Hepatitis C and Stomach Woes: What's the Connection?

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Most of the millions of people who live with hepatitis C don’t have any signs or symptoms of the liver disease, but some will experience stomach pain, nausea, loss of appetite, irritable bowel syndrome and other gastrointestinal woes. Some intestinal symptoms may be a result of the underlying hepatitis C infection or its treatment.

Hepatitis C is a viral disease marked by a slow, simmering inflammation of the liver.  It can be mild and last for a few weeks or chronic, leading to serious liver disease and even death. Symptoms may begin one to three months after infection, but liver scarring and damage can take years to accrue.

How Does Hepatitis C Cause Stomach Troubles?

It’s important to understand what a healthy liver is tasked with doing to understand precisely how hepatitis C causes or aggravates intestinal symptoms.  In response to the virus, the liver swells and gradually stops doing its very important jobs, which include processing nutrients, filtering your blood, and staving off infections. Bile—a greenish-brown fluid produced by the liver—aids in these tasks. Hepatitis C can cause any of the following intestinal problems.

  • Stomach Pain. Bile is stored in the gallbladder. When bile production is thwarted, inflammation of the gallbladder may occur, causing pain and cramping typically in the upper right abdomen. The liver also produces a protein called albumin. When production of albumin is impaired, there can be a build-up of fluid or ascites in the stomach, causing pain.

  • Nausea/Vomiting. It becomes hard for the intestines to absorb nutrients from food when bile production is compromised. This can cause a pronounced loss of appetite, nausea and/or vomiting.

  • Bathroom Changes. Your bowel movements (stool) get their brownish color from bile. If bile production is lagging, your stool may appear white or pale. This is a red flag that your liver isn’t healthy.

  • Irritable Bowel Syndrome (IBS). For all of these reasons, IBS—a gastrointestinal condition marked by chronic stomach pain, bloating, and changes in bowel habits—tends to be more common among people with hepatitis C. In fact, research suggests that 66% of people with hepatitis C have IBS, compared with just 18% of individuals without this liver disease. The more liver scarring there, the greater the risk of IBS among people with hepatitis, the study shows.

Is It Hepatitis C?

The best way to relieve these intestinal symptoms is to get tested for hepatitis C if you have any risk factors or symptoms and seek treatment if you test positive. Unlike other types of hepatitis, there is no vaccine for hepatitis C, but it is curable.

Hepatitis C is primarily spread through contact with blood from an infected person. This can occur via unprotected sexual activity, intravenous drug use, dialysis, and blood transfusions performed before there was universal screening of the blood supply. More than 75% of adults infected are baby boomers (born from 1945 through 1964), making this generation five times more likely to have hepatitis C than others. The federal Centers for Disease Control and Prevention (CDC) in Atlanta calls for all baby boomers to get tested for Hepatitis C.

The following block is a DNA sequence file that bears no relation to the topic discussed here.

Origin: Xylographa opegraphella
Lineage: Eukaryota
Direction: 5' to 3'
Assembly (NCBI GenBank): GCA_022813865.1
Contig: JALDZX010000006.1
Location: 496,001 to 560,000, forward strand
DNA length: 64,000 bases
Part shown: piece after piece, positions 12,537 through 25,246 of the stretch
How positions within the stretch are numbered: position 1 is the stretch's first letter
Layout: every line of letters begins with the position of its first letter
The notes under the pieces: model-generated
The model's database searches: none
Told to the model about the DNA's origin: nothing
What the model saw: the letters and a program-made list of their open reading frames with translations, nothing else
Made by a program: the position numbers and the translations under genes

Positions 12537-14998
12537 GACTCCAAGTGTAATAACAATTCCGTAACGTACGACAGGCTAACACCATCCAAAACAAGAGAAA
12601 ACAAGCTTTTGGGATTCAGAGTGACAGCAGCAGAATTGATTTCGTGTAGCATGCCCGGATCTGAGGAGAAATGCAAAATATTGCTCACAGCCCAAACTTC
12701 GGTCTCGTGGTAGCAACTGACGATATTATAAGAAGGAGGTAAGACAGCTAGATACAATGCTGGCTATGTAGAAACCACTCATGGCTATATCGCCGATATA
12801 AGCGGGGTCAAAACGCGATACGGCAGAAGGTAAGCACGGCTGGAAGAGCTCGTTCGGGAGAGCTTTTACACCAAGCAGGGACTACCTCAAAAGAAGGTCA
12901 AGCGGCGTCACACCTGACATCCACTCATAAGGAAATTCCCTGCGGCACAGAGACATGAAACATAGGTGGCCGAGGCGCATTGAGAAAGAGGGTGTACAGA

Hepatitis C Meds and Your Stomach

Treating Hepatitis C to relieve your stomach pain, nausea, and bathroom problems can be a bit of a double-edged sword. Many of medications that treat hepatitis C may also contribute to intestinal woes. For example, certain antivirals such as interferon can cause nausea, abdominal pain, and diarrhea. Other drugs, too, including ribavirin, Incivek (telaprevir), or Victrelis (boceprevir), list intestinal symptoms as possible side effects on their labels. These symptoms should resolve once your course of treatment is completed. Ask your doctor if your hepatitis C medication could be responsible for your intestinal symptoms. He or she can help you troubleshoot by suggesting coping strategies.
These may include:

  • Avoiding spicy food or other types of cuisine that can trigger the symptoms.

  • Eating small meals frequently throughout the day.

  • Choosing bland, foods such as bananas, rice, applesauce, toast, and tea (the BRATT diet).

In some cases, additional medication may help alleviate severe intestinal side effects. 
Whether your symptoms are caused by the underlying disease or its treatment, hepatitis C is curable. See your doctor today and get started on your path to better health.

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Medical Reviewer: William C. Lloyd III, MD, FACS
Last Review Date: 2019 Jan 1

  1. Foiad YM, et al. Is irritable bowel syndrome associated with chronic hepatitis C? J Gastroenterol Hepatol. 2010 Jul;25(7):1285-8. doi: 10.1111/j.1440-1746.2010.06311.x.

  2. Treatment Side Effect Guide. Hepatitis C Advocate. http://hcvadvocate.org/hepatitis/factsheets_pdf/Treatment_Side_effect_Guide.pdf
    Hepatitis C FAQ. Centers for Disease Control. http://www.cdc.gov/hepatitis/c/cfaq.htm
    Newly Diagnosed: American Liver Foundation Support Guide. 

  3. Hepatitis C FAQ. Centers for Disease Control. http://www.cdc.gov/hepatitis/c/cfaq.htm

  4. Newly Diagnosed: American Liver Foundation Support Guide. American Liver Foundation. http://www.liverfoundation.org/downloads/alf_download_901.pdf

  5. How Does The Liver Work? National Institutes of Health. http://www.ncbi.nlm.nih.gov/pubmedhealth/PMH0015941/

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